Yes, of course I want a story! I loved, loved, loved this book. I actually know very little of Wales’ history or legends, and this was a great collection to lose myself in.
It’s written as a storybook for children so has a really nice storytelling style that was absolutely what I needed right now. It would make a great gift for kids, grandkids or friends attending Welsh medium school. It’s nicely illustrated as well.
Here’s a loose translation of the start of one story, to give a flavour of the style:
Wales has lots of heroes who have saved our country from various crises over the years - brave men like Arthur, the two Llywelyns and Owain Glyndŵr. There are also well-known heroes such as Gwenllian and Jemeima Niclas among the women.
Jemeima saved Wales from being ground under the heel of the French when an army of them attacked Syr Benfro two hundred years ago. Interestingly, she managed to do it with a group of women after the local army fled for their lives! Would you like to hear the whole story? Well, here it is. …
Sadly this isn’t one for beginners, because although the sentences are short, there’s quite a lot of literary language: - wyd passives and “y” and “a” in places they’re not used in every day speech. Plus of course the vocab of myths, legends and heroes.
However it’s absolutely accessible to anyone who’s already reading books for first language speakers. I’d also say worth a go if you’re Uwch or possibly upper Canolradd. And it’s got lots of lovely useful phrases in it as well, which will make your anecdotes much more fluent!
And another one for those with access to Welsh speaking kids: Straeon o’r Mabinogi by Mererid Hopwood.
This was a lot easier to read than Gawn Ni Stori, so although I wouldn’t make it your first book, definitely more accessible than many.
The book has illustrations on every page, which will help you get over the vocab hump and figure out words like “shield” “cauldron” and “cobbler”.
I didn’t find this quite as engrossing as the collection above, but really did enjoy getting familiar with some of the key stories. The story of Blodeuwedd in particular seems to be everywhere in the books I’ve read so it was great to read the story itself (or at least a simplified retelling!).
Written Welsh tuition book
Much to my surprise, Ar Drywydd Llofrudd by Alun Davies doesn’t seem to have been reviewed here either, although I’m sure I’ve heard loads of people mention it.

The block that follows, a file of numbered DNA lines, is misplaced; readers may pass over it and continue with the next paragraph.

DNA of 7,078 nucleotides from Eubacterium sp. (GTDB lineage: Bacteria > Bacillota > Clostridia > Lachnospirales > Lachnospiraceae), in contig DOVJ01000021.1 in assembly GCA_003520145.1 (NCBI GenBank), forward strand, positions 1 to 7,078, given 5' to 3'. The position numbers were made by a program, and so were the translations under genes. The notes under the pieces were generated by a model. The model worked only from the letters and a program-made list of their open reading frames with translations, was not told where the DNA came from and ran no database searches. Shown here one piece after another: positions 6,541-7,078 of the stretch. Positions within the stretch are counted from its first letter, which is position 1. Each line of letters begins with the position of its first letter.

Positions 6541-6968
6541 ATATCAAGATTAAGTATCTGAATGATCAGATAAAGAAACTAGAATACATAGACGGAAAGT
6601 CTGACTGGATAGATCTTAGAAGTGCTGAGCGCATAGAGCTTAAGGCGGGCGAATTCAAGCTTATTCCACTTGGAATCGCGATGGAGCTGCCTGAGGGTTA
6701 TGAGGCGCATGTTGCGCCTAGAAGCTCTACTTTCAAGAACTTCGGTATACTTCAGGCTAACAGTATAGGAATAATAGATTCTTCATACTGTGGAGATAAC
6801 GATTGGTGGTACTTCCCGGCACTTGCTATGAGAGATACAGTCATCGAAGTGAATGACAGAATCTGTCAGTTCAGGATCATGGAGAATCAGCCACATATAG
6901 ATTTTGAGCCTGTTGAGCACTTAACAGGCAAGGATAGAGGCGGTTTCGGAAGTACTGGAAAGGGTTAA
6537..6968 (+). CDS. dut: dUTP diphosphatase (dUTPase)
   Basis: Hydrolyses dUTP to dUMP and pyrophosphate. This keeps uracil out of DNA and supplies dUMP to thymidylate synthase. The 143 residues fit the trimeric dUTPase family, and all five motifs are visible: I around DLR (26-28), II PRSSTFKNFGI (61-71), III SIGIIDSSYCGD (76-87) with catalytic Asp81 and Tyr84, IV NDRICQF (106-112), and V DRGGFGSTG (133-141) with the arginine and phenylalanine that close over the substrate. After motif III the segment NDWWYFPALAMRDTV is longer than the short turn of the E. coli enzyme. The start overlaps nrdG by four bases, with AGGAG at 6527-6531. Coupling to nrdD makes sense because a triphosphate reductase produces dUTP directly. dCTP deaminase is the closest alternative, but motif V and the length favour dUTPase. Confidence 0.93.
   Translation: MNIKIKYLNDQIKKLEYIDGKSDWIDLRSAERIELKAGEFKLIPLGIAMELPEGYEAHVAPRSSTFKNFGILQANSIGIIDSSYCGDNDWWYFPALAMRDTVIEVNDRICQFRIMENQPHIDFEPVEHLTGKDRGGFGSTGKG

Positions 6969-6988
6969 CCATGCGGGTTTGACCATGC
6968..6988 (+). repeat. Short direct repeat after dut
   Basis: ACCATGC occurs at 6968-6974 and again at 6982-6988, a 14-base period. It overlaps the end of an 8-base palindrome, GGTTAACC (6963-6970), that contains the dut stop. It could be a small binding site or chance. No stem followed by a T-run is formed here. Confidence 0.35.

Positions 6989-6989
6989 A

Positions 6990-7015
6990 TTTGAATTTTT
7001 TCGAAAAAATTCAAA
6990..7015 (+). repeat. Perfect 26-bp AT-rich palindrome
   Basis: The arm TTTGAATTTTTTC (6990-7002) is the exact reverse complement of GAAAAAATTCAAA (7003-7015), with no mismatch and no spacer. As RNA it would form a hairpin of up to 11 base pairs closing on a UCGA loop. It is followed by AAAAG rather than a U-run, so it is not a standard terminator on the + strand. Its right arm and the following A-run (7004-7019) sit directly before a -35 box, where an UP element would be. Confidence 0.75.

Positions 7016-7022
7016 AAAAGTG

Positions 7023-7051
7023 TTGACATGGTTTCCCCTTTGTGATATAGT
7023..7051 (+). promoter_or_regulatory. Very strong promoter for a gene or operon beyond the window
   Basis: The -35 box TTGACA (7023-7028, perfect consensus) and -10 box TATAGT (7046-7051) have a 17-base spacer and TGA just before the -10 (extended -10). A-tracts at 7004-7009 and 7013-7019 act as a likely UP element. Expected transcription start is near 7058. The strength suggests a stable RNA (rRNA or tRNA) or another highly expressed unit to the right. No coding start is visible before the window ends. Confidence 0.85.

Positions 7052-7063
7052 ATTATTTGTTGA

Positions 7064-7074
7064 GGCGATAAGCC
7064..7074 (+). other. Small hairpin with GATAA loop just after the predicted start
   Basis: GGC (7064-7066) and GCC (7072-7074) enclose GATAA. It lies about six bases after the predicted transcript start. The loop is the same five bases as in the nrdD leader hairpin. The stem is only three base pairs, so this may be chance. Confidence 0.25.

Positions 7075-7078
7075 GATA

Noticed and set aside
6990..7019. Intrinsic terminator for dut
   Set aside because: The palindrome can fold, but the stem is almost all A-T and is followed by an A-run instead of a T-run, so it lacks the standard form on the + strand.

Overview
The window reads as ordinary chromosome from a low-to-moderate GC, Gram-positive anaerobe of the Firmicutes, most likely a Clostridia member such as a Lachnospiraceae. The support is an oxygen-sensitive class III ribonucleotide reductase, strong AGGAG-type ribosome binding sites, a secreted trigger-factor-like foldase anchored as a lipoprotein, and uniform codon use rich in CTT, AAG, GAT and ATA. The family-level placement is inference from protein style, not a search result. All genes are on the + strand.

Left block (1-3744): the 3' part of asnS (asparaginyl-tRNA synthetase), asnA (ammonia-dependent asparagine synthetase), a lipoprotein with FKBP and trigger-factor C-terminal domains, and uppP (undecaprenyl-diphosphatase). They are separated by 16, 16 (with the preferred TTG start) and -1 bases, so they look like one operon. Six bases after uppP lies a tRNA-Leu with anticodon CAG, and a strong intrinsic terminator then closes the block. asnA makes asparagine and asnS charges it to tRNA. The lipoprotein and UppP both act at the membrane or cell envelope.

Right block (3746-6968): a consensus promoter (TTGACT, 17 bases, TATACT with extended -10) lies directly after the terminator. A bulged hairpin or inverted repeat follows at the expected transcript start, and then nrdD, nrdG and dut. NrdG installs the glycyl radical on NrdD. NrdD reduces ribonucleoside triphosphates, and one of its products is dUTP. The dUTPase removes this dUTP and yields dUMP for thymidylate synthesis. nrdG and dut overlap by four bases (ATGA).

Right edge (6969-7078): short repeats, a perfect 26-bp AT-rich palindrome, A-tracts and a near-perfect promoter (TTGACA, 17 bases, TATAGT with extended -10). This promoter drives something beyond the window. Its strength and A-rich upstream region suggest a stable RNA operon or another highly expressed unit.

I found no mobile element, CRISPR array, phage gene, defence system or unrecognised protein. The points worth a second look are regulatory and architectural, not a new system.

I wanted to give it a shout out because I found it utterly gripping. Seriously, go-to-bed-too-late-because-I-have-to-finish-this gripping.
In addition, unlike a lot of the common “first first language books” e.g. Bethan Gwanas or Manon Steffan Ros, which are very relationship-and family-oriented, this is a straight police procedural, so might appeal to a different audience.
It is for first language speakers, so not for a complete beginner, but I barely noticed I was reading in Welsh for chapters at a time so I think it would be fairly accessible to anyone with some reading under their belt, particularly with a dictionary app to hand. The great thing about crime novels is that ultimately they’re really predictable so life experience can help you along through linguistic challenges.
Unfortunately I didn’t buy the other two books in the trilogy at the same time.
I’ve read dadeni too. Really enjoyed it.
Y Stori Orau by Lleucu Roberts
This won the prose language medal at the 2021 Eisteddfod.
Swyn and her mother are on a road trip, taking the old VW round Wales, visiting old haunts and places they’ve always wanted to see. And that’s really what this story is about, a mother and a daughter and their relationship. Although there’s a sting in the tail, I thought this was ultimately a warm and joyous book, which makes a change compared to a lot of books I’ve read recently!
It’s for native speakers but I think it should be fairly accessible to learners with a bit of experience and willingness to go with the gist rather than every word. Certainly easier than Llyfr Glas Nebo, which was my first “proper Welsh” book. It’s Southern Welsh as well (but not too strong), whereas a lot of the recommended first books are Northern (Bethan Gwanas and Manon Steffan Ros).
Yes, I bought this when we were on holiday in Cereidigion last year and quite by chance discovered this little Welsh bookshop in Cardigan / Aberteifi. The fact that the stories are quite short but interesting (and, as often in fairy tales and legends, not always predictable) makes it useful when you’re not quite an absolute beginner but still not quite ready for proper novels…
Clywais ar Radio Cymru yn ddiweddar fod Llyfr Glas Nebo bellach ar gael yn Saesneg os oes gan unrhyw un ddiddordeb
Manwerthwyr eraill ar gael!